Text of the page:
As soon as the European sees in the distance the Statue of Liberty and the misty background of skyscrapers he feels some of the emotion of Christopher Columbus when he first sighted the New World. The entrance to New York translates us to a world such as we vaguely imagined in reading of Babylon and Baghdad. The Woolworth Building is a dream ladder leading to a fairy realm. The atmosphere in that city of fantasy is like champagne, and the inhabitants boast of its qualities no less than the Athenians used to when they asserted the superiority of their air over that of crass Boeotia. In New York architecture tries its best to keep up with swift ideas; one night a thought flashes and by next morning it has crystallized into stone. It is when we go to the universities that we discover the nursery for these ideas and experiments.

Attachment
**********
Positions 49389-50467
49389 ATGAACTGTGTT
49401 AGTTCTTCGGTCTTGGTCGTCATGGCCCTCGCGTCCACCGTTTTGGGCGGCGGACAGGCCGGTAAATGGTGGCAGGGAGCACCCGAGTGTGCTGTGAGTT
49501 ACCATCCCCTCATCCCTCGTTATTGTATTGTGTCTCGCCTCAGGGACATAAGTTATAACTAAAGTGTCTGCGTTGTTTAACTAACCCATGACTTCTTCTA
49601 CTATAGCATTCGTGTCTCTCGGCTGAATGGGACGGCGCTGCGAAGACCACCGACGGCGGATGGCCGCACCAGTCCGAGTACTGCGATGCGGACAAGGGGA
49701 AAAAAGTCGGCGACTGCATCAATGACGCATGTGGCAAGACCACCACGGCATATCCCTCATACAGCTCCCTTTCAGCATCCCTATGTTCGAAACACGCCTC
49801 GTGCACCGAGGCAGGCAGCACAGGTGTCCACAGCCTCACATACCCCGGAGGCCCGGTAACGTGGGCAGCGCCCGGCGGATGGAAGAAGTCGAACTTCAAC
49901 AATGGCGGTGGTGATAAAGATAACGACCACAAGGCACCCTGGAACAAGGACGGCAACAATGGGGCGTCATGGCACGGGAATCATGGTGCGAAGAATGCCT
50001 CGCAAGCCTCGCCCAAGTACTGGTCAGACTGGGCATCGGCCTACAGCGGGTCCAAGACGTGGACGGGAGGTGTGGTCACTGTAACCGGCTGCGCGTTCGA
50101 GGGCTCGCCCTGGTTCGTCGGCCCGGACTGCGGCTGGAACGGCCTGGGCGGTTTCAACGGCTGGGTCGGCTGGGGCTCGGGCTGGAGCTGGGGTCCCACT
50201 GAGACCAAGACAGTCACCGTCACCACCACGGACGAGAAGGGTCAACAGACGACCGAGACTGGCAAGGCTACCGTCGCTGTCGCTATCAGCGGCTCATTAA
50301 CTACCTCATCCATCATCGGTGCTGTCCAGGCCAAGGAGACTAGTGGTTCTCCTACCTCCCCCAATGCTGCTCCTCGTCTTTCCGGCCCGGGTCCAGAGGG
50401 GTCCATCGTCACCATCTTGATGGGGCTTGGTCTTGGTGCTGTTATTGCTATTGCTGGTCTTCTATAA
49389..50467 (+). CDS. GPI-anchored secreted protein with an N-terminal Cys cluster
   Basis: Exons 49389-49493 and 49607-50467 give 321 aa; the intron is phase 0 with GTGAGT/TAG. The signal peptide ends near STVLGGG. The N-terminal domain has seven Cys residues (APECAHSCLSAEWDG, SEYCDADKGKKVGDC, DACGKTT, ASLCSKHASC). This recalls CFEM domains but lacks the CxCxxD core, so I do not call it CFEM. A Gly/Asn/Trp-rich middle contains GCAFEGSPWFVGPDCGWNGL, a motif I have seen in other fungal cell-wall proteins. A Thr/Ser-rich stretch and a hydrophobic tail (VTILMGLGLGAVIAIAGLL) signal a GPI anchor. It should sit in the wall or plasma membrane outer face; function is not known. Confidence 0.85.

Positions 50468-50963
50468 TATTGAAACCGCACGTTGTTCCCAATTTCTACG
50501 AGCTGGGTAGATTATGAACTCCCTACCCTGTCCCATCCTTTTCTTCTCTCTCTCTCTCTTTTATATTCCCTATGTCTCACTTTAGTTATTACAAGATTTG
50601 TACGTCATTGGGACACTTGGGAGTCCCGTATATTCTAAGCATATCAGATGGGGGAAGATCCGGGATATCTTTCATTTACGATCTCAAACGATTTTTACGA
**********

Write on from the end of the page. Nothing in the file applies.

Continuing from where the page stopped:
50 years ago * september 3 1954
Before the triumph of Current Affairs our future statesmen were weaned, like other schoolboys, on a time-honoured diet of cuffs and the classics.
Of arms and the lifemen of Plutarch they sang. In a handful of academies debates might be held, solemn, infrequent, and usually in Latin. Thereafter those boys who felt the call of the hustings, or who smelt the attraction of a nicely rotten borough, passed on to the unions of Oxford or Cambridge, thence (with monotonous regularity) to the cabinet, and finally back to their alma mater in the guise of a stern but encouraging bust.